M2001.49.6 | Tante Lucille raconte
Tante Lucille raconte
1944, 20th century
Ink on paper
22.5 x 18 x 0.3 cm
Gift of Mme Danielle Lamoureux
© McCord Museum
Keywords: Book (26)
Keys to History
From 1944 to 1974, through print, records and radio, Tante Lucille (in real life, Lucille Desparois) would tell her stories to French-Canadian children for over thirty years. Her moralist fables and magical tales were adaptations of Quebec stories and legends or those of well-known authors. The development and expansion of the mass media in the 20th century allowed people like Tante Lucille to reach thousands of listeners at the same time. Radio, for instance, which was initially reserved for use by scientists, becomes common in homes starting in the 1920s. It provided people of all ages with information and entertainment programs. The outside world thus made its way into Canadian homes via the voice of the radio and later, beginning in the 1950s, via the pictures broadcast by television.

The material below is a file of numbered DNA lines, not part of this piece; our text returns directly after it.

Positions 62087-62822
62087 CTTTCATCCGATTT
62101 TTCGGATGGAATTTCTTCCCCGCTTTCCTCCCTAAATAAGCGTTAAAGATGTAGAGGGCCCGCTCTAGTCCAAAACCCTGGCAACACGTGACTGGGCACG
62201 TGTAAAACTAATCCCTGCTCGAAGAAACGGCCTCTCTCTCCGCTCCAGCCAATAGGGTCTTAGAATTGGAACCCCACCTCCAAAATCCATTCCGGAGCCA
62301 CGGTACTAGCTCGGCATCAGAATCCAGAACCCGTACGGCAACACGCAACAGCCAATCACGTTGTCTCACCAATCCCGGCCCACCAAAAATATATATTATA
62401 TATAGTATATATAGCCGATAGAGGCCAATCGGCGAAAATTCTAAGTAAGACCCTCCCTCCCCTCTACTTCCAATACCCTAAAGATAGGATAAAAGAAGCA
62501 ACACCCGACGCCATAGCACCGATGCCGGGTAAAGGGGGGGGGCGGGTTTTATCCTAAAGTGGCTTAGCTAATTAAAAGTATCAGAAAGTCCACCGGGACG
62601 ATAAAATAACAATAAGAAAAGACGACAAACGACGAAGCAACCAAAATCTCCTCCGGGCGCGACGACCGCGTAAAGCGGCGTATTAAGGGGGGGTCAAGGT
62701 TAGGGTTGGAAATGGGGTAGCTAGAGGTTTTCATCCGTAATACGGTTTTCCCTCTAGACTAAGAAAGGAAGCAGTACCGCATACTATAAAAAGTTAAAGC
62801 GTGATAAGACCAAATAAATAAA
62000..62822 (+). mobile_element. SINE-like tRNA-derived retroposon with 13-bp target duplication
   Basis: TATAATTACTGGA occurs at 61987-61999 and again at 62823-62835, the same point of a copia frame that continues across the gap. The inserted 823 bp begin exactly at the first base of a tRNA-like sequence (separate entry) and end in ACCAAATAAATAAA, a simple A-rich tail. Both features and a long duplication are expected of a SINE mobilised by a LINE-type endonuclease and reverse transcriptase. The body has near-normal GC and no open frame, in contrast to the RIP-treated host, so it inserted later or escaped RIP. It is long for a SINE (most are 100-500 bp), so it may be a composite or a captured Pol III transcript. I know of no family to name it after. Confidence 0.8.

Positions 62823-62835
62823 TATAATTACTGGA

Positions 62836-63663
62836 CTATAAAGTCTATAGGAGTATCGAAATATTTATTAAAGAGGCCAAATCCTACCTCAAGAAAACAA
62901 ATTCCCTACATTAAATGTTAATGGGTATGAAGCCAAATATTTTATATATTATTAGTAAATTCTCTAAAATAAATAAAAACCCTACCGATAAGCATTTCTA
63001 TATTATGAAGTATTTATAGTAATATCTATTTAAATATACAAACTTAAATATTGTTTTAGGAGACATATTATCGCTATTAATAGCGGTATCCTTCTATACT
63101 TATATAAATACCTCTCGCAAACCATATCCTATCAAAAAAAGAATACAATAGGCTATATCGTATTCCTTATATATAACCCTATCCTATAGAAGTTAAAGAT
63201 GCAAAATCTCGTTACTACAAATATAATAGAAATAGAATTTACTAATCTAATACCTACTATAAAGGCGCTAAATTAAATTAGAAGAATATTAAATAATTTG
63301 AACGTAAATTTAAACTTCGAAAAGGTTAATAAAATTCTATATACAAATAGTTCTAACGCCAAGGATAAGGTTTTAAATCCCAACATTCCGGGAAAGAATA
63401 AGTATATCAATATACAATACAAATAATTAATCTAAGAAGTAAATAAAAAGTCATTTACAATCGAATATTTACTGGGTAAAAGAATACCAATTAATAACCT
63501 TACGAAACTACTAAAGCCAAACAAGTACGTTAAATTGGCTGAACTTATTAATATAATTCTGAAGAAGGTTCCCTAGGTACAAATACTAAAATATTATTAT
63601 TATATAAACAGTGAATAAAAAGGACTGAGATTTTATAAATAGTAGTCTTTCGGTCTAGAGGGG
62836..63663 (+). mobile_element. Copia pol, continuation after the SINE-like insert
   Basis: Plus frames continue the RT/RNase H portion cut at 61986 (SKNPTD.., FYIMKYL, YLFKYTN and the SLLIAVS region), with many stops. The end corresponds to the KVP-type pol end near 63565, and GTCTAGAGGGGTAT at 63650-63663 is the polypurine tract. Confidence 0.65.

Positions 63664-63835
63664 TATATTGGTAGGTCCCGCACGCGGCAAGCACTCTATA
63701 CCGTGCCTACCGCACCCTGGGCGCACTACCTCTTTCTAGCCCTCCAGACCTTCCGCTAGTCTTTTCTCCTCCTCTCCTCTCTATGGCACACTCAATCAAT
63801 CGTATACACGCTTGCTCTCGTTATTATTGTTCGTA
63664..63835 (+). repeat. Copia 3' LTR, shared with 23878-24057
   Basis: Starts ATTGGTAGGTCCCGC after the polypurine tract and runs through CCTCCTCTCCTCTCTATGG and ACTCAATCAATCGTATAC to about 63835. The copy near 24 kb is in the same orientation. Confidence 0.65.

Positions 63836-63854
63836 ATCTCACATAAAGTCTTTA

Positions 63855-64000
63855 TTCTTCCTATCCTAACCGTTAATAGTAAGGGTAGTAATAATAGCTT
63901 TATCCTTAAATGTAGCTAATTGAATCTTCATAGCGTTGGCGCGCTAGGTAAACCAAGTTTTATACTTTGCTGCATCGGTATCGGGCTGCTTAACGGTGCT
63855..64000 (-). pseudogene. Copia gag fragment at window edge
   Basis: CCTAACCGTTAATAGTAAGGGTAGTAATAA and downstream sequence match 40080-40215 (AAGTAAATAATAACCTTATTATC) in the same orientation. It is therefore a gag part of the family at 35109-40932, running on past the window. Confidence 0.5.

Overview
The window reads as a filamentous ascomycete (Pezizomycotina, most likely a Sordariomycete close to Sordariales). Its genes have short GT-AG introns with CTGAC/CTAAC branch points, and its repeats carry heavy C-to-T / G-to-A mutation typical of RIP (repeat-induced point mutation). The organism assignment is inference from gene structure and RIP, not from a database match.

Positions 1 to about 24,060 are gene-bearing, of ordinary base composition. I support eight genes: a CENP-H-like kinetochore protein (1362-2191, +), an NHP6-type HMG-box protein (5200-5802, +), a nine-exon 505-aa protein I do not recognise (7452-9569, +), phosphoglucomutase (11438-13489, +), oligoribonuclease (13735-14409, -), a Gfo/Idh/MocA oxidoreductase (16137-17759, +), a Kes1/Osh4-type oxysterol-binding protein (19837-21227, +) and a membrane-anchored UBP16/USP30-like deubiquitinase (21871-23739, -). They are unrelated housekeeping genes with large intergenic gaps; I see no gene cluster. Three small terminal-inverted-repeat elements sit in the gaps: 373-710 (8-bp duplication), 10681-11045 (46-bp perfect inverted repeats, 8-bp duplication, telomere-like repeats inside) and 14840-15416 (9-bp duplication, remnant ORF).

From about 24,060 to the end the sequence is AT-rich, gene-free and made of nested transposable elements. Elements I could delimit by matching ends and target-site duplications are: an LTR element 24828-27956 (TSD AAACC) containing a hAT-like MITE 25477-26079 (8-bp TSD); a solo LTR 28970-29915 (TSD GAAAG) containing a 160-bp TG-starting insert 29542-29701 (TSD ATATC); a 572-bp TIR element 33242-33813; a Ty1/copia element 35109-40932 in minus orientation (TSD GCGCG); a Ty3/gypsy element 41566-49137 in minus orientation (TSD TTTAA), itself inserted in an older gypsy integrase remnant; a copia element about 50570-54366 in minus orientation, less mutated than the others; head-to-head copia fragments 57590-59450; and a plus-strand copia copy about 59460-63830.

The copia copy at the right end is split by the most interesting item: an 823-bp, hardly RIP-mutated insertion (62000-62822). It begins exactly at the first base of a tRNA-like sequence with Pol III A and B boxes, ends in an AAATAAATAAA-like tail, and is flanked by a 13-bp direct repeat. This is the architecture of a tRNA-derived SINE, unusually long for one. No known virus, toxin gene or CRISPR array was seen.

This was the first collection of stories for children written by Lucille Desparois (under the name of Tante Lucille) and published by Librairie Granger & Frères in 1944. Over the course of her lengthy career, Tante Lucille would publish some forty books and make a dozen records of stories.
In 1954 the Dutch publishing firm Mulder & Zoon put out translations of Tante Lucille's stories in nine languages. The books in the Albums du gai moulin series were distributed in many countries.
Tante Lucille's first storybooks were published in Quebec in 1944. On May 8, 1948, this wonderful storyteller did her first Saturday-morning radio show on Radio-Canada, in Montreal; her program for young children would be on the air for twenty-seven years, until May 31, 1974.
Lucille Desparois was born in Châteauguay, Quebec, in 1909. Throughout her storytelling career, she went by the name of Tante Lucille [Aunt Lucille]. She died in 1996.